It is also broadly recognized that addressing the problem requires putting a price on the emission of carbon dioxide, and perhaps also on emission of other greenhouse gases. The price might be implemented as a tax on emissions, or in the form of tradable emission permits, or (indirectly) in the form of direct regulation of emissions (the cost of which often needs to be justified in terms of the cost of damages avoided). A central challenge of figuring the Social Cost of Carbon is that the price put on emissions is almost invariably a monetary cost, whereas the “cost” of damages caused by emissions often cannot be measured adequately in terms of the monetary value of market activities.

The process of figuring a Social Cost of Carbon requires a sound understanding of the nature of the environmental changes brought about by greenhouse gas emissions, and of their impacts. It also requires development of methodologies for translating knowledge of such impact into a price to be charged for emissions. This symposium brings together a number of world leaders doing research on key areas of this problem, approaching it from the standpoint of the social, biological and physical sciences.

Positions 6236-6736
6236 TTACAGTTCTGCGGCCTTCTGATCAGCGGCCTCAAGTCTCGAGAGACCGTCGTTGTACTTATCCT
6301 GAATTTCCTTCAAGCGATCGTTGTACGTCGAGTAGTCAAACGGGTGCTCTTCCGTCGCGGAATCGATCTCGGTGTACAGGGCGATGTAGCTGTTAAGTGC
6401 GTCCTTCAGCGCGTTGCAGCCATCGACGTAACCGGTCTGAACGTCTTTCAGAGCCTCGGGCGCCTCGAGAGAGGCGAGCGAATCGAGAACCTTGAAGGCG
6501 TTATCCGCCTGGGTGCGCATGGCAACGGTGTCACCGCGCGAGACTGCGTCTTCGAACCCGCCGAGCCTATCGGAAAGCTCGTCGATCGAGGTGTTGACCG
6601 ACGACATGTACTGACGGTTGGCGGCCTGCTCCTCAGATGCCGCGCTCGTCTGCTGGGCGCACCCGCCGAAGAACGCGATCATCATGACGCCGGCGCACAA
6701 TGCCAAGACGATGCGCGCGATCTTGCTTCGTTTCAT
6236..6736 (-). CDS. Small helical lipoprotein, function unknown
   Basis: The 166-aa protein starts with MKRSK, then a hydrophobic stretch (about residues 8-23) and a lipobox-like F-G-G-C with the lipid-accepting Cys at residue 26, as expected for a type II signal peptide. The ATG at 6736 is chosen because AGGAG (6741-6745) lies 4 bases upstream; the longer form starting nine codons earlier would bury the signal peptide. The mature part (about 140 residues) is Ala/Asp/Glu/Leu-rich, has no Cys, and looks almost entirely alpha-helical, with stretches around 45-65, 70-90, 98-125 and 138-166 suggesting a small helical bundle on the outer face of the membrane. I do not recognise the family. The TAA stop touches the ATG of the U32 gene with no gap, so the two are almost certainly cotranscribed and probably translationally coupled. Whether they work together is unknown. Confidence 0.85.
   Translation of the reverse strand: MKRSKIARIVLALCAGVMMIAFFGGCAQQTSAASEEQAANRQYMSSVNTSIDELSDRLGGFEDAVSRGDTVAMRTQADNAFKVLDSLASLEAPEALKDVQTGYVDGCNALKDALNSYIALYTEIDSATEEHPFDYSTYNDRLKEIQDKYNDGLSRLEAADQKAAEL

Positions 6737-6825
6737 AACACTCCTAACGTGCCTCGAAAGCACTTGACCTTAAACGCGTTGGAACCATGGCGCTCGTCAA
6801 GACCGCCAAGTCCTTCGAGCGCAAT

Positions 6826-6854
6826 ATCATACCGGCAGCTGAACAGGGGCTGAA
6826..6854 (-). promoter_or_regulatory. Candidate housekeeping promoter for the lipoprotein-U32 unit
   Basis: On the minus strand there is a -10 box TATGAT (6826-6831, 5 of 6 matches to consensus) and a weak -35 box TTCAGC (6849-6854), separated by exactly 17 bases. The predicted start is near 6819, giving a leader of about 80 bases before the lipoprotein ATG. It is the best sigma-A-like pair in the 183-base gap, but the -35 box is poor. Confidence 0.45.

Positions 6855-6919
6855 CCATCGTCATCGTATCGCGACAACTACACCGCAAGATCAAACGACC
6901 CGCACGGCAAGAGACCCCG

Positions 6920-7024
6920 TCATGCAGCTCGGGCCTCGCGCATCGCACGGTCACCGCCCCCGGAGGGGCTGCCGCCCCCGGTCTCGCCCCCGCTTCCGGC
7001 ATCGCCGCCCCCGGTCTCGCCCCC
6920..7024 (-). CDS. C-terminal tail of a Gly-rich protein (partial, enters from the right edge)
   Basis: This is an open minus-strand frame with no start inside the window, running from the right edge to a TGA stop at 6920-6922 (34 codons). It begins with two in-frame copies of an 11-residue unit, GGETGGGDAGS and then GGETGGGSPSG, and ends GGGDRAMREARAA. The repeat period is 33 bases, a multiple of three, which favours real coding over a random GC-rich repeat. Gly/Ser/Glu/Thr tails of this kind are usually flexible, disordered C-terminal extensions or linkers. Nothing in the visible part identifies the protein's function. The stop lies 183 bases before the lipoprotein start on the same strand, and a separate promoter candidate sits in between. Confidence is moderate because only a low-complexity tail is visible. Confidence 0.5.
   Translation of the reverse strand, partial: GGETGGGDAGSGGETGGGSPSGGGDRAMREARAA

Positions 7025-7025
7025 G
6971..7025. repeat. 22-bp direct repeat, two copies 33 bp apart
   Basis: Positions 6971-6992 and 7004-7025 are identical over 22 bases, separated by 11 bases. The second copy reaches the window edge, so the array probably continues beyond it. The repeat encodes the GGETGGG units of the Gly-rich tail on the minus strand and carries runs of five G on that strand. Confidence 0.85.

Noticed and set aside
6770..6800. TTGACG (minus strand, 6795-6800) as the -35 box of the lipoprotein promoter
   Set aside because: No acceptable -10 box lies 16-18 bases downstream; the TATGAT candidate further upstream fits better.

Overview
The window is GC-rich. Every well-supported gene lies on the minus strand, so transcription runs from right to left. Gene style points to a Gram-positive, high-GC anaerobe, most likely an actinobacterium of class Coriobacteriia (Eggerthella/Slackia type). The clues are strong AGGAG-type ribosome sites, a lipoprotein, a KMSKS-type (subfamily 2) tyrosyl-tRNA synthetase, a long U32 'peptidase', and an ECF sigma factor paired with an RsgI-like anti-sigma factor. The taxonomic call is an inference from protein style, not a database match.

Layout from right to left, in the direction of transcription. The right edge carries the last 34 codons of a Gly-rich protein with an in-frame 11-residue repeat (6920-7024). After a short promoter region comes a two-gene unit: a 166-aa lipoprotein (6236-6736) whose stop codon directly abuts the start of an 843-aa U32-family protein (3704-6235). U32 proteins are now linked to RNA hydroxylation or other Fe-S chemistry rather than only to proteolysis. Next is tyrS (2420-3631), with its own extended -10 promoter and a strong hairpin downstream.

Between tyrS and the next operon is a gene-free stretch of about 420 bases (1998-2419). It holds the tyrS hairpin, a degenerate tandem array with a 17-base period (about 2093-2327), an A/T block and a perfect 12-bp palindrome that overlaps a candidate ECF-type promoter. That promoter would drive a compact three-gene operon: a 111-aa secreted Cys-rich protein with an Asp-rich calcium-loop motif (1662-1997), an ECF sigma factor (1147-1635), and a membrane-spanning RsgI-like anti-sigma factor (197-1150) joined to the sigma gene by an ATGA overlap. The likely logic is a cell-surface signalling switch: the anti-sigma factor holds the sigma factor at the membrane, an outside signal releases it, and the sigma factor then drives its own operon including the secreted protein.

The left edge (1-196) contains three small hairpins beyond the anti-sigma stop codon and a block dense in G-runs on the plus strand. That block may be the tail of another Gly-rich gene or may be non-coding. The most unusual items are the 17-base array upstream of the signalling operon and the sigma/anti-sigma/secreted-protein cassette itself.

• Raymond T. Pierrehumbert
    • Kung Carl XVI Gustaf Visiting Chair in Environmental Sciences


  • Monday 25 May, 9:00–19:00
  • Tuesday 26 May, 9:00–18:00
  • Wednesday 27 May, 9:00–17:30
    • The programme for Wednesday includes the Bolin Centre Science Seminar 10:30–11:30 and the Bert Bolin Climate Lecture 14–15 given by Ulrike Lohmann, ETH Zurich


  • De Geersalen, Geoscience building, Stockholm University


  • Register to with the subject “Stockholm SCC”, preferably by 15 May
  • Student/Postdoc presentations (15 minutes) are welcome.
  • This event is open to the public so please spread the word